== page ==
I ran into one problem that concerns me, there is a small rust pinhole on the tank. It's not functional issue, because the tank is completely sealed, it's cosmetic. That pinhole could grow. It wasn't evident to me because the tank was primed in brown since we got it. The University (of Idaho) that had this tractor sealed the tank and it appears this is why. Had I known that rust was at the surface, I would have sealed that spot from the outside with tank sealer. Now it's painted and of course the rust dot won't take paint. It didn't show up until I started the base color coats. I was being cautious with this tank just because I saw the sealer and primer, I didn't take the top to bare metal and I should have. It requires a magnifying glass to see it, but I know it's there and it's bugging me. What is amazing is, that is the only serious problem I've run into with this paint job. That's pretty good in my experience. I'll correct it as it evolves.

The only other thing is that I sanded the gloss black on the seat and smoothed it out nicely, then put one final coat of gloss over that. It really did the trick to sand with the 2000 grit paper. This coat looks excellent and will be ready for a clear coat.

We have one additional paint problem left. The tank badges are complex. How we repaint the letters of the Allis Chalmers logo, I don't know. Kim has talked about using plastic stencils we make, and that sounds good, but will be very difficult. One positive is if we cut them out individually, they'd be reusable on my D12, D15, and D17, all need the badges refurbished. I'll show a photo of them tomorrow. We could buy new ones and save a lot of money in time, but it would violate Kim's idea of reusing everything possible off the original tractor. I like that idea too even though it's not always efficient use of time. We don't restore tractors to be an efficient use of time. If we go that route, generally my plan is to use walnut shells to blast the batches, as you would to get beautiful cases on shells for reloading, then mask and paint the creme, finally paint non-glare black within stencils for the letters. That's nine total letters that have to be stenciled. Doable.

Tomorrow I'll do more assembly of parts I want to clear coat after they are on the tractor. Particularly, the hitch parts should be done this way but I'm also thinking of doing the hydraulic control panel as an assembly. I already am doing much better than AC did, they shot the tractor originally with the floorboards, battery box assembled, it was all yellow primer under there, no AC #2 orange at all. I can't fault them too much, their paint job lasted 58 years for the most part.

I'll close this part after a couple of shots of clear coat, and that won't be for a few days. Crucial with TISCO tractor paint is to let if dry as completely as possible before shooting the clear coat. As I said in my D14 restoration (and proved much to my chagrin), poly based paint is NOT to be shot quickly. It's not like car paint and it's cross linking is so severe, that the clear coat will lift the base coat right down to the primer if you hurry. Contrary to what the experts say, it will link fine after several days, and it actually works better the longer you give it. I'm going to take a break and work on my sawmill, cut some pastures, clean out my storage building where more tractors are going to go, generally wait and give this tractor drying time.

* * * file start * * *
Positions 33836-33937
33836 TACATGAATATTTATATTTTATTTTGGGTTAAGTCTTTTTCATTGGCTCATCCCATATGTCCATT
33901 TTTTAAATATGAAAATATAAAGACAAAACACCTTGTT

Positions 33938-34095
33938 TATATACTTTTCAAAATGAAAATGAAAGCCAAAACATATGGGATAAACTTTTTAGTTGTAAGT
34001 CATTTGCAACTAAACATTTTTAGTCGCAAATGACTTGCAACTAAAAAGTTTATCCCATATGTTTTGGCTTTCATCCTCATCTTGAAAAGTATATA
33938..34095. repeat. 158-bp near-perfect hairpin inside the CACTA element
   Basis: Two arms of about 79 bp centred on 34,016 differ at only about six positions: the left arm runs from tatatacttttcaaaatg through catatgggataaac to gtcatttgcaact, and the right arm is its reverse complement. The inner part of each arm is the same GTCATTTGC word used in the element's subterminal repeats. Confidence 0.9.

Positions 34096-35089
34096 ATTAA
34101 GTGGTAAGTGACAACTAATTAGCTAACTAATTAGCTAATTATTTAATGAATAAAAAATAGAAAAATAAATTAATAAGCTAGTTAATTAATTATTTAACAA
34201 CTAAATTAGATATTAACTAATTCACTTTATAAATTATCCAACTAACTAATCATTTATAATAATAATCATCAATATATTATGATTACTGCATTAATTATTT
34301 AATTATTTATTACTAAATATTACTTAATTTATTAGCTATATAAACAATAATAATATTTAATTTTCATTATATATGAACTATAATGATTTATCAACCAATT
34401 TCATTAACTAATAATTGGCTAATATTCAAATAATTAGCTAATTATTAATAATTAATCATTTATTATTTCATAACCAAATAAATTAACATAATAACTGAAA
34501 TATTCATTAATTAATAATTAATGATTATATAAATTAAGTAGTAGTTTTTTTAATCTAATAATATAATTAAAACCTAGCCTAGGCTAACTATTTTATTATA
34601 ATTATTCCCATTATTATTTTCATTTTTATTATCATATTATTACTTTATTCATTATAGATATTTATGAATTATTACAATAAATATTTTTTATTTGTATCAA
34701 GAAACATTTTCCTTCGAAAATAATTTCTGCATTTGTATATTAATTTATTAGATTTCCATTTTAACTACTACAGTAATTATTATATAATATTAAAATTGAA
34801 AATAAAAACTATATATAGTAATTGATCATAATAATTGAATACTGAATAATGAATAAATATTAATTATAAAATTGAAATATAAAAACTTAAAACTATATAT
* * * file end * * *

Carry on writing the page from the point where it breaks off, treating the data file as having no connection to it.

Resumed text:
Another note to add: Ignore the wing nut in P2 orange, that was just on there during the painting to protect the threads on the grill holding stud. I have new chrome wing nuts and washer for that (and the battery box). It's not original as that should be in creme, but I like the chrome.

Update 0717/18: All is going well, a few side steps but I did start some clearcoating today. After frustration trying to use it uncut, I did a 20% cut with paint thinner. I should have used lacquer thinner. It really worked well the first time but failed the second and globbed up the clear. This is Tisco Clear coat and is not warranteed if you cut it, but frankly, it is worth it because you can't get a good non-blotchy finish if you don't. Cut 20% it flowed well through my gun and became a joy to paint. Tomorrow I'll do the first coat on the mainframe of the tractor and second on the parts I painted today. I was painting in almost 80 degree weather. I know that's wrong, but it dries so quickly and well that I like it. Besides, I can't wait for cooler weather, have to finish this machine.

Update 07/18/18: Not so well now. The temperature dropped to about 60 and the clear coat was like molasses. I had run it uncut for a pot and it worked well when the temperature was very high, so did it again today and had to crank the pressure, and just generally, it went on horribly. I ended up with runs as a result (coupled with my poor eyesight, I was not seeing it go on well enough inside). So I have some orange peel areas and runs in the hood. The orange peel will be no problem, it will disappear in the next clear coat, but the runs will take drying and sanding off. I also had to reshoot color coat on the fenders and the hydraulic platform. It is just the way it worked, missed spots on the fender edges, and a bug worked it's way into the platform, when I tried to get him out, I actually scratched the base coat. This paint job has been a tremendous amount of work. I have at least 8 hours into painting right now, maybe more. It'll all work out just because of sand paper and polish, but the more I have to do that, the longer the job will be. It was unfortunate because I was liking the job on the hood. It's always a drag when you like the finish but go for one more coat just to thicken it up, then it comes out poorly. It's deflating. I just have to remember, never paint thick coats of anything, always cut.